Now that talks have ended between the Orlando Magic and Brooklyn Nets about trading Dwight Howard, there's sure to be a group of pitchfork-wielding Nets fans out there calling for general manager Billy King's head.
Dreams of a Deron Williams-Joe Johnson-Howard Big Three can do that to a person.
There's no question that adding Howard would have sent a chill down the rest of the NBA's spines, as the Williams-Howard pairing would be the best one-five combination in the league.
Add in Johnson, a perennial All-Star who's more than used to creating his own shots, and Brooklyn's Big Three would have challenged the Miami Heat's trio of LeBron James, Dwyane Wade and Chris Bosh for the best of the NBA.
Even without Howard, though, the Nets have still set themselves up to be one of the strongest threats to Miami's reign over the rest of the Eastern Conference.
It all starts with Williams, who'll remind everyone this summer with Team USA just how talented he is. Last February, the Nets swooped in and stole Williams from Utah before the dust had settled on the Knicks' trade for Carmelo Anthony, paving the way for their big moves this summer.
Along with Chris Paul and Derrick Rose, Williams is a top three NBA point guard whose pass-first mentality doesn't preclude him from lighting up teams regularly. He's one of the rare players who can routinely average 20 points and 10 assists per game without blinking.
He's been mired in mediocrity for the past 18 months, causing him to slip off the national radar a bit, but his franchise-record 57-point explosion this past February served as a welcome reminder of his place among the NBA's elite players (even if it did come against the hold-your-nose-awful Charlotte Bobcats).
The four years and $90 million remaining on Johnson's contract may be a hard pill to swallow for some Nets fans, but if Mikhail Prokhorov's okay with paying that luxury tax bill, who's to stop him? (What was that lockout business about last summer, by the way...?)
There's no denying Johnson's talent, even at age 31. Last season, Johnson averaged 18.8 points, 3.7 rebounds, 3.8 assists and nearly a steal per game, shooting 38.8 percent from three-point range (his highest percentage since 2004-05) and 45.4 percent from the field.
That was with Jeff Teague as his starting point guard.
When Al Horford went down with a season-ending injury earlier in the year, the offensive burden for the Hawks fell on the shoulders of Johnson and teammate Josh Smith.
Suffice it to say, with Williams as a teammate, he should expect a huge uptick in open looks.
The Nets' backcourt will be the team's greatest strength, but its frontcourt isn't shaping up to be too shabby, even without Howard's presence.
After the Nets acquired Gerald Wallace in the middle of March, he went on to post averages of 15.2 points, 6.8 rebounds, 3.1 assists, 1.4 steals and 0.7 blocks in 16 games, shooting 38.5 percent from deep.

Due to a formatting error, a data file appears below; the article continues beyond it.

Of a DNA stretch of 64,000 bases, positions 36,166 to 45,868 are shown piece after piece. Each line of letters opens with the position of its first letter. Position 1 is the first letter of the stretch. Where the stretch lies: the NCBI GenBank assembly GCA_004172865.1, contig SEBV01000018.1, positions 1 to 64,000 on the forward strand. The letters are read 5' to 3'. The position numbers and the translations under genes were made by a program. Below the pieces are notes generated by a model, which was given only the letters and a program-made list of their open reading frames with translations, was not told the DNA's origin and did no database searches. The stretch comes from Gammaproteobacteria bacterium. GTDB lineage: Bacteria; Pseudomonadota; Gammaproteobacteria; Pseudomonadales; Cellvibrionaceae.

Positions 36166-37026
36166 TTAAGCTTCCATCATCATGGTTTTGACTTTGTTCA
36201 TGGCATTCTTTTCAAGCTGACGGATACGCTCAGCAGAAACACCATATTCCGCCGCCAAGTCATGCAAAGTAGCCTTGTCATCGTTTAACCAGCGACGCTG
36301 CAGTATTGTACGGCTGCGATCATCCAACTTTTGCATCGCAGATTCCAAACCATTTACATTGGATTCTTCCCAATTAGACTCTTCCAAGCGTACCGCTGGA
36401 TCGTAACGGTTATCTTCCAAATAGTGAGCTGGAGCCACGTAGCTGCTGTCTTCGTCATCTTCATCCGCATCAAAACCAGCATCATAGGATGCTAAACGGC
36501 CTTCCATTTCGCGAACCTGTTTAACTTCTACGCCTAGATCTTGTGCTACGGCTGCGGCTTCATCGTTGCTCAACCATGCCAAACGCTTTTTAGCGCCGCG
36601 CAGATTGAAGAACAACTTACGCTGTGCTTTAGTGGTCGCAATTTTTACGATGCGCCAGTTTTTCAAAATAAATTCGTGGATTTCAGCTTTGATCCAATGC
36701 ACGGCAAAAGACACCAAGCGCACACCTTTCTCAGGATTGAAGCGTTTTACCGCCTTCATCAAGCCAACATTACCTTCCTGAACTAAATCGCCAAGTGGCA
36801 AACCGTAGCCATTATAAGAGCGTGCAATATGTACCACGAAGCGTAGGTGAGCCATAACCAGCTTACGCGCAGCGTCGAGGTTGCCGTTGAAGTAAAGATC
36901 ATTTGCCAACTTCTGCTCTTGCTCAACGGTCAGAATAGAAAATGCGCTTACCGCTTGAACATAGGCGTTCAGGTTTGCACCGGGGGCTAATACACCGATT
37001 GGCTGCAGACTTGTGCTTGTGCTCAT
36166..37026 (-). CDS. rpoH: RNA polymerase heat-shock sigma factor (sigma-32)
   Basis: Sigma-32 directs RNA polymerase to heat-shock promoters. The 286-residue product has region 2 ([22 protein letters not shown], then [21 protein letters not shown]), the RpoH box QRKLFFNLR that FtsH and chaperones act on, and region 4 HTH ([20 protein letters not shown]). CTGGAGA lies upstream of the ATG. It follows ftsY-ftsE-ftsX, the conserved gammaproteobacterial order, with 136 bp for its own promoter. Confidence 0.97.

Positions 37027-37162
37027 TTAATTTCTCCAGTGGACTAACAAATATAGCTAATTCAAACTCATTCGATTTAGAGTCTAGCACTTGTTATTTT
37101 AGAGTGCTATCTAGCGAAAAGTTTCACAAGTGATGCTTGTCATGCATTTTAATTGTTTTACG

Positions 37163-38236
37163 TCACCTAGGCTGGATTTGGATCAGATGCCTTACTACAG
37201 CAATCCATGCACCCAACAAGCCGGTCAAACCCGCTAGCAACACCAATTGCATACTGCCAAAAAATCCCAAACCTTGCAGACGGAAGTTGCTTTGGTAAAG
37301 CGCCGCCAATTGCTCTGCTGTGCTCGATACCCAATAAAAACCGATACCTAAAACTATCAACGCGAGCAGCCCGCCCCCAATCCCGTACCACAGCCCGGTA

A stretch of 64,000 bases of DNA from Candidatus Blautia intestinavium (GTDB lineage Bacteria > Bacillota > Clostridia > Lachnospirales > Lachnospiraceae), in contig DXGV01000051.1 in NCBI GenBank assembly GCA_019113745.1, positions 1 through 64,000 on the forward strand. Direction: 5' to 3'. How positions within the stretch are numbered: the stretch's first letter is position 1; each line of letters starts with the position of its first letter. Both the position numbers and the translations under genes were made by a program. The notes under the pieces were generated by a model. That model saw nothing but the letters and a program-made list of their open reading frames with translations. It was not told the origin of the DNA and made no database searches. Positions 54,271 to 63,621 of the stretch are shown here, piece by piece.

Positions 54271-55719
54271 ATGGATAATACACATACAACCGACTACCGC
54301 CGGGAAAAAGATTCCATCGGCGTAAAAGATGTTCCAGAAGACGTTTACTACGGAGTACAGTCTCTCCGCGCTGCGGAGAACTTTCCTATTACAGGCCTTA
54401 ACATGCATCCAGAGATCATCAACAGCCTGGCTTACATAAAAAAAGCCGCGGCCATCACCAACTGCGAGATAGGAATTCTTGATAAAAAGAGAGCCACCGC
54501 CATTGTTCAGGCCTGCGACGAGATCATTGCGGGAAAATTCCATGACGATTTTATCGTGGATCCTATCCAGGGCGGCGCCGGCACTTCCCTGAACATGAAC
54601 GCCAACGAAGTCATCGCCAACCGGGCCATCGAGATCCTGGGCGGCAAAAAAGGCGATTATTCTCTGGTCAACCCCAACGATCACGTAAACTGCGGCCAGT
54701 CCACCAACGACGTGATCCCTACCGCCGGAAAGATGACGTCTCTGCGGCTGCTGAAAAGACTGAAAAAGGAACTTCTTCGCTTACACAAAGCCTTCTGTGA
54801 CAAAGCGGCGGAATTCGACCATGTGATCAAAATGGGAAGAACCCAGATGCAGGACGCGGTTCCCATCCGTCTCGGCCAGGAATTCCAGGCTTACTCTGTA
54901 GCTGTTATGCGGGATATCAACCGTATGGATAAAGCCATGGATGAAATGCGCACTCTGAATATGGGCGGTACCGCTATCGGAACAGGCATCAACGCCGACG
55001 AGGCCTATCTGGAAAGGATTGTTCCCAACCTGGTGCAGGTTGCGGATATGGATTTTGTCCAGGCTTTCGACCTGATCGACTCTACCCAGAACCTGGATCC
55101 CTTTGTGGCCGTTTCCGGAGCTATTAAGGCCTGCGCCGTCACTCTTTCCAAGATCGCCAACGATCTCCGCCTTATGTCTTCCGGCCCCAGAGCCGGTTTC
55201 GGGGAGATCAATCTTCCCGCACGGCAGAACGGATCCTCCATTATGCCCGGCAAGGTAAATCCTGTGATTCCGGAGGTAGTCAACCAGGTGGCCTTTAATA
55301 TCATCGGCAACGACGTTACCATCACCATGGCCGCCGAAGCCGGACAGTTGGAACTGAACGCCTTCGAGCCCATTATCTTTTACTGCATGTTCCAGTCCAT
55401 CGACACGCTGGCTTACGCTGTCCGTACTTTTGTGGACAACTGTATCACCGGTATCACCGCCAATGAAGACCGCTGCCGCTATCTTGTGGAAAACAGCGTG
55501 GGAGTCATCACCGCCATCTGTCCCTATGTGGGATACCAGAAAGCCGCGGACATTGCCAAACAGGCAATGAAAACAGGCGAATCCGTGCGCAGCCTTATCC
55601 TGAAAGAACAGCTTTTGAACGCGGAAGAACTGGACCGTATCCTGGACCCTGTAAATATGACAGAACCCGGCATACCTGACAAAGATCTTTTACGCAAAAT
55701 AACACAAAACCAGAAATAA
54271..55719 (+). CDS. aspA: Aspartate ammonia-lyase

He, too, should only expect more open shots due to the presence of his new All-Star backcourt.
The four-year, $60 million extension for center Brook Lopez, who the team drafted 10th overall back in 2008, won't have anyone mistaking him for Howard anytime soon.
Still, at only 24 years old, his career PER of 19.2 exceeds each of the career PERs of Williams (19.1), Wallace (17.4) and Johnson (16.4). Johnson posted a PER of 11.8 in his rookie season with Boston and Phoenix; Lopez managed a 17.9.
There's been much ado made about Lopez's statistical rebounding deficiencies, having only averaged 6 rebounds per game in the 2010-11 season, and only 3.6 per game in the limited action he saw this past year.
Not-so-coincidentally, the past two years, he's been competing with teammate Kris Humphries, who's ranked fifth in rebounds per game in each of the past two seasons. Before Humphries' arrival in New Jersey, Lopez averaged a relatively respectable 8.6 boards per game in the 2009-10 season.
His career averages of 17.4 points, 7.5 rebounds, 1.6 assists and 1.6 blocks per game suggest that even if Lopez never develops into a prototypical 20-10 player, he'll still be more than sufficient as a third (or even fourth) option on offense.
No matter what the team decides to do with Humphries this summer, the addition of rebounding maven Reggie Evans in a sign-and-trade with the L.A. Clippers will leave the Nets relatively covered on the glass.
Throw in the signing of Bosnian forward Mirza Teletovic, a 6'9", 26-year-old sharpshooter who averaged 22 points, 6 rebounds, and 43 percent from deep in the Euroleague this past season, and the Nets have one of the stronger cores (on paper) in the league.
How far will the Nets go this season without Dwight Howard?
Second-year guard MarShon Brooks, who took over 11 shots per game last season, and rookie Tyshawn Taylor from Kansas will round out the backcourt for the Nets, along with veteran guard Jerry Stackhouse.
As of today, yes, Miami would still be favored over Brooklyn in a seven-game playoff series. It's a much harder series to call if you theoretically swap out Lopez for Howard, admittedly.
A lot can happen in the next nine months, though.
The Chicago Bulls looked like serious championship contenders this past season until Derrick Rose tore his ACL in the first game of the playoffs. The Heats' championship run was almost derailed by Bosh's abdominal strain.
And there's no guarantee Howard won't still be on the Orlando roster come January 15, when Lopez will once again be trade-eligible.
Decry the name of Billy King all you'd like, but he's managed his way through a masterful offseason, Howard or not.
Brooklyn can be just fine without Superman.
They've got their own version in Williams.